South Africans fondly remember him for conceptualising and starring in early Chicken Licken television advertisements, and writing the “It’s good, good, good, it’s good it’s nice” jingle in 1986.
Mafela released the album Shebeleza Felas, with the popular hit Shebeleza (Okongo Mame) a decade later, and it was a huge success, with Shebeleza becoming the theme song at the Africa Cup of Nations in 1996.
The legendary actor and director had numerous awards to his name, including the Lifetime Achievement award at the Naledi Theatre Awards in 2005, and another Lifetime Achievement Award at the Savanna Comics’ Choice Awards two years ago.
Mafela was 75, and reportedly died in a car accident – with speculation that he had a heart attack before losing control of his vehicle last night.
Arts and Culture Minister Nathi Mthethwa wrote: “We are shocked and deeply saddened to learn about the news of the passing of legendary Actor, Director & Musician ubaba Joe Mafela.
“ We extend our condolences to the family, friends, and fans of ubaba Joe Mafela , the nation has lost a crown jewel of our arts & culture. ”
Some other tweets:
Rest In Peace Joe Mafela. He made us laugh during South Africa’s dark past. May we never forget him or his work. – Khaya Dlanga
#Legendary Joe Mafela #africa has lost one one of its biggest actors… #ripjoemafela – Nkomesha Litunga
Joe Mafela kept us entertained…Sgudi Snays, Going Up, Khululeka, Madam & Eve, man I haven’t felt this sad in a very long time. RIP legend – Serurubele
Life of a legend
Mafela was born in Sibasa, Limpopo, and raised in Kliptown and Tshiawelo, Soweto.
In 1974, he starred in South Africa’s first black feature film, Udeliwe, which gained him a new following among moviegoers.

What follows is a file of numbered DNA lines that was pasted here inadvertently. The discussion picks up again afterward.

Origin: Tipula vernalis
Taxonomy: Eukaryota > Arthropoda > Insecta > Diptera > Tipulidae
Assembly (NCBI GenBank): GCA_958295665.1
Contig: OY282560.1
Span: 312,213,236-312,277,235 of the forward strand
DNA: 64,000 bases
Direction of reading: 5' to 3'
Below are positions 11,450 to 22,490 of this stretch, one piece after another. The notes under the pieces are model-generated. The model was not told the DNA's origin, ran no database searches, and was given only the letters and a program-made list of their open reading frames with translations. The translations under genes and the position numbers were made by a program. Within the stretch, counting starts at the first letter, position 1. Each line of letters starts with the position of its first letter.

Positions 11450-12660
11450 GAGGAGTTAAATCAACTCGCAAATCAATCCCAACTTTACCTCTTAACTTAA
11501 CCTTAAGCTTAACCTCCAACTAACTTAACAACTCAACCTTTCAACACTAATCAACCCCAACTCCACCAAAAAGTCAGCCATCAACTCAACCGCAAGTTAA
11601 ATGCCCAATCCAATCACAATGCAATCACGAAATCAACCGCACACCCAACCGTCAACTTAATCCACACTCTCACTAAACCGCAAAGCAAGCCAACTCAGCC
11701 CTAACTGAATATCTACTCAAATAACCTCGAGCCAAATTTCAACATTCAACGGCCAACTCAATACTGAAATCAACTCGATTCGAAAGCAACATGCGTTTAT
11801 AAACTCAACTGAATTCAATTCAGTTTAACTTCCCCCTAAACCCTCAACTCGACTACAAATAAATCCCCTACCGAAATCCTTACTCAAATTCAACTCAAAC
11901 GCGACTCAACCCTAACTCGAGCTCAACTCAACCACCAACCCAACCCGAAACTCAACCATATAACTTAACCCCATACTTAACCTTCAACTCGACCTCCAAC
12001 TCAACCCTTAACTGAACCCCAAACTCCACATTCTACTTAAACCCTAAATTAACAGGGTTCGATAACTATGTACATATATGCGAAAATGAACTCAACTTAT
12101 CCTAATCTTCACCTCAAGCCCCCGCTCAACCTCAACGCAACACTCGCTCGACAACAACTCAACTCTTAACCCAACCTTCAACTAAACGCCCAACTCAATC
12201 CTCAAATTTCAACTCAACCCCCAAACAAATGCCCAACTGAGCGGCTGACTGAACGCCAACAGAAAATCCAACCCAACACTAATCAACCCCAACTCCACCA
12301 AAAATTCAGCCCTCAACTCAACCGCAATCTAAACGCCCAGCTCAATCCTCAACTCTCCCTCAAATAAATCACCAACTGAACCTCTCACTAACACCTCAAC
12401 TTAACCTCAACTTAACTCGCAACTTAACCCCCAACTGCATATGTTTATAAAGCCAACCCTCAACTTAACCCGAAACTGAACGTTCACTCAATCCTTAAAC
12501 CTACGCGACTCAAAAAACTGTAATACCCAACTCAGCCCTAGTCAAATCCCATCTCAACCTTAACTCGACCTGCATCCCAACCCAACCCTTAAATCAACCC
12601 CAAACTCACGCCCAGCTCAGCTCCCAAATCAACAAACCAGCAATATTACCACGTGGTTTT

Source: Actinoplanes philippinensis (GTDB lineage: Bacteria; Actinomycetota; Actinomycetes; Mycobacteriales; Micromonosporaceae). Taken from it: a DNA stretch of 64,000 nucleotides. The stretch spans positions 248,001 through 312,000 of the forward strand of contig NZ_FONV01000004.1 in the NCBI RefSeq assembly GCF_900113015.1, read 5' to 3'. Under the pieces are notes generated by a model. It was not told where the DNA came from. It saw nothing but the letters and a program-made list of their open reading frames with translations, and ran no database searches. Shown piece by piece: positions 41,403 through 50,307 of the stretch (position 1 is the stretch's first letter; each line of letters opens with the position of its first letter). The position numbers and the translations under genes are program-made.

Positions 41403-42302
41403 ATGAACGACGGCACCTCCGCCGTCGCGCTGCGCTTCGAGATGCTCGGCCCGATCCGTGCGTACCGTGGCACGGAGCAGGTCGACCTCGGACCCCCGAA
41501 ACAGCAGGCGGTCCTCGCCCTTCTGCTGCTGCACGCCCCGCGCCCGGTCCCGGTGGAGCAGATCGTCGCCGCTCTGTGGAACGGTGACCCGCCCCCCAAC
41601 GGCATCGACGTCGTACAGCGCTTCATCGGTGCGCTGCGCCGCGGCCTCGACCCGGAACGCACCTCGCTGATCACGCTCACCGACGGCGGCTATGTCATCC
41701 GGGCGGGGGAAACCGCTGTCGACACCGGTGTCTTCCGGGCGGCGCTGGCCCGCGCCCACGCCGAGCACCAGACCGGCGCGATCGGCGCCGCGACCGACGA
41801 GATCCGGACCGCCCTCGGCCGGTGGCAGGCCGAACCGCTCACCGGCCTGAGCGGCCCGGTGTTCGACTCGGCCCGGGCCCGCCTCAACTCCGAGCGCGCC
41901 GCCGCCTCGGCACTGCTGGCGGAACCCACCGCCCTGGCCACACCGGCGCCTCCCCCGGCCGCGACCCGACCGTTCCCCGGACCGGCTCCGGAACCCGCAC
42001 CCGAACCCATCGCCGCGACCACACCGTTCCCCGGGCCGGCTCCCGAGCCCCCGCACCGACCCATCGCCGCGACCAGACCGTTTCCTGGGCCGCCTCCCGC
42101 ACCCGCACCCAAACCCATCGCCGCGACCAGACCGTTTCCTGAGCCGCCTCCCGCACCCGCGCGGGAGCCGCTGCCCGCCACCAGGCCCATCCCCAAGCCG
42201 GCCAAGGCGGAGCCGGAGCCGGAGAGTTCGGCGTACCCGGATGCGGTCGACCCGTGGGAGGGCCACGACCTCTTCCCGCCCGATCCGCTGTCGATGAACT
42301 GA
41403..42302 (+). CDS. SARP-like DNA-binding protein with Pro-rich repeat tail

During the 1980s, his television career blossomed with ‘Sgudi ‘Snaysi. He also became a creative director in the advertising industry and also focused on producing. He became a co-owner of Penguin Films.
He began releasing highly successful musical albums. He won numerous awards, including a Loerie for his advertising work and best actor in comedy at the South African Film and Television Awards (SAFTAs).
He also received an Emmy nomination. In recent times, he acted on Generations: the Legacy.
About his sustained success, in an interview he once said: “Acting was never about fame and money. It has been about passion. That is why some of us are still here 50 years on.”
Welcome Msomi, the chairperson of the Living Legends Legacy Programme (an initiative of the Department of Arts and Culture), said he had been working with Mafela since the programme’s inception.
“Through the programme, he has been instrumental in the shaping of young actors and actresses in the KwaMashu community arts centre and at the Market Theatre incubator.
“He was also a great contributor to the establishment of the LLLP committee. He was full of life and loving compassion for the development of the sector. We have lost a treasure,” said Msomi